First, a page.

Advertisement
YOU ARE HERE: LAT HomeCollections

Earthquake in South Asia

A Step Away From His Family's Fate

It was Malik Rizwan's turn to check on the classes at his Pakistani school, and that may be why he's alive. Dozens of others are feared dead.

October 12, 2005|Paul Watson | Times Staff Writer

MUZAFFARABAD, Pakistan — A mundane request from his wife meant the difference between life and death for Malik Rizwan.

But he now faces life without his wife or his child.

Just seconds before Saturday's massive earthquake struck, the couple were chatting in the office of their family-owned private school.

Classes were about to begin when Rizwan's wife, Fouzia, who is also the vice principal, asked whether he would mind doing the morning rounds to make sure the teachers had all shown up on time. It was his turn.

He had just stepped onto the steel terrace between two three-story buildings when what felt like an invisible fist hammered him to the ground. The terrace jumped at least a foot before one end broke free from the wall and dropped several yards.

"Within four seconds, there were seven strong jerks, and the whole building collapsed," Rizwan said Tuesday as Russian and Pakistani rescue workers searched for survivors in the rubble of the collapsed building. More than 20 students are believed buried there.

The magnitude 7.6 temblor, whose epicenter was near this city in the Pakistani-controlled portion of Kashmir, shook the earth so violently that Rizwan was thrown several yards.

He landed on a microphone platform where select pupils at Pre-Cadet Rizwan Public School addressed the student body, fostering their confidence and leadership abilities.

A falling beam hit his 31-year-old wife on the back of the head, killing her instantly, Rizwan said. The couple's son, Zarar, 5, was crushed to death in the rubble of his ground-floor classroom.

"He was here," Rizwan said softly, kicking at chunks of concrete and steel reinforcing bars with the toe of his shoe. Nearby, a green notebook with the words "Parents' Permissions for Computers and Karate" lay next to scattered test papers, children's shoes and knapsacks full of books.

Rizwan's son was one of 520 students, ages 3 to 16, at the two-building school. The older building remained standing, and all 300 students inside survived. About 170 youths, including Zarar, were in the building that collapsed, Rizwan said.

Rizwan said his wife shouted for students to run, and many escaped with their teachers. He estimated that 40 people died.

Within minutes of the quake, many students were trying to save the lives of others by running for water and bandages and digging in the debris.

"I'm sad, but I'm also happy," Rizwan said. "I trained them, and they helped me a lot. They showed courage."

They also made Rizwan proud, of them and their school, which he said had been one of the city's best since it was founded in 1977. It had a computer lab, a game room and television sets, rare amenities for children in a region held back by the decades-old dispute between Pakistan and neighboring India over control of Kashmir.

The last student found alive in the rubble was pulled out Sunday. A British search-and-rescue crew used specialized equipment to check for signs of more survivors and, finding none, moved on.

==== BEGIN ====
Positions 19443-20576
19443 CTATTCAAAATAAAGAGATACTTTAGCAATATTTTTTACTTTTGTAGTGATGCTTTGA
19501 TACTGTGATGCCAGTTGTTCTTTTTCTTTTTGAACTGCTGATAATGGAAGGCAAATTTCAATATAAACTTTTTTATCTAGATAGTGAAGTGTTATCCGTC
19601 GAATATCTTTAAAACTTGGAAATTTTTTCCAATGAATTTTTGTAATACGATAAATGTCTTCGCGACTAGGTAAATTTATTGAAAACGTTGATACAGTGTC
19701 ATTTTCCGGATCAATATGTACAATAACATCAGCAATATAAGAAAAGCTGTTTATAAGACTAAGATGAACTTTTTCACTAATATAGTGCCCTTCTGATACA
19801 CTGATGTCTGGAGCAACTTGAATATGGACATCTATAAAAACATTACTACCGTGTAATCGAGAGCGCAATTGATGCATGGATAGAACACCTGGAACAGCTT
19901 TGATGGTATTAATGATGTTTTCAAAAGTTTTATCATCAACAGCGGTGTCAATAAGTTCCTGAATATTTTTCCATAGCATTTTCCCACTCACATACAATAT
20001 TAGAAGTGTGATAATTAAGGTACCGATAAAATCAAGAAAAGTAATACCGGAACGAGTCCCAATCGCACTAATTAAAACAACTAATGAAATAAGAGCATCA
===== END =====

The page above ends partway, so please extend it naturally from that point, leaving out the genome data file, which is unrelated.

"But God knows better," said Rizwan, a devout Muslim. "Machines can be deceived."

The quake was not God's punishment, said Rizwan, who believes that humans' problems are born of their own mistakes.

"With the present situation in the world, all nations have to deal with each other with love -- and respect," he said.

After Rizwan patiently answered questions, he had one of his own.

"You are Christian or Jew?" he inquired, shouting to be heard over the Russian rescue crew's jackhammer. "We like Christians," he said, and his smile turned to a scowl, "more than Jews."

Even now, amid the ruins of a once beautiful city, after the loss of his wife, their son and many of Rizwan's students and staff, he was on the lookout for perceived foreign intelligence agents. He is convinced that outsiders are determined to exploit the disaster and prevent the reunification of Kashmir, a long-sought goal of many in this region.

"Divide and rule," he said and, with a suspicious glance, returned to the search for bodies.

*

(BEGIN TEXT OF INFOBOX)

How to help

These are some of the aid agencies accepting contributions for assistance to those affected by the earthquake in South Asia.

Food for the Hungry Inc.

South Asia Earthquake

1224 E. Washington St.

Phoenix, AZ 85034

(877) 780-4261, ext. 2506

www.fh.org

Habitat for Humanity International

South Asia Earthquake

121 Habitat St.

Americus, GA 31709

(800) 422-4828

www.habitat.org

International Aid

17011 W. Hickory

Spring Lake, MI 49456

(800) 251-2502

www.internationalaid.org

International Medical Corps

Pakistan Earthquake Relief Fund

1919 Santa Monica Blvd., Ste. 300

Santa Monica, CA 90404-1950

(800) 481-4462

www.imcworldwide.org/onlinedonation.shtml

Islamic Relief USA

P.O. Box 6098

Burbank, CA 91510

(888) 479-4968

www.irw.org/asiaquake/

International Rescue Committee

122 E. 42nd St.

New York, NY 10168

(877) REFUGEE (733-8433)

www.theIRC.org

MAP International

P.O. Box 215000

Brunswick, GA 31525

(800) 225-8550

www.map.org

Mercy Corps

Pakistan Earthquake Fund

Dept. NR

P.O. Box 2669

Portland, OR 97208-2669

(800) 852-2100

Advertisement
Los Angeles Times Articles
|
|
|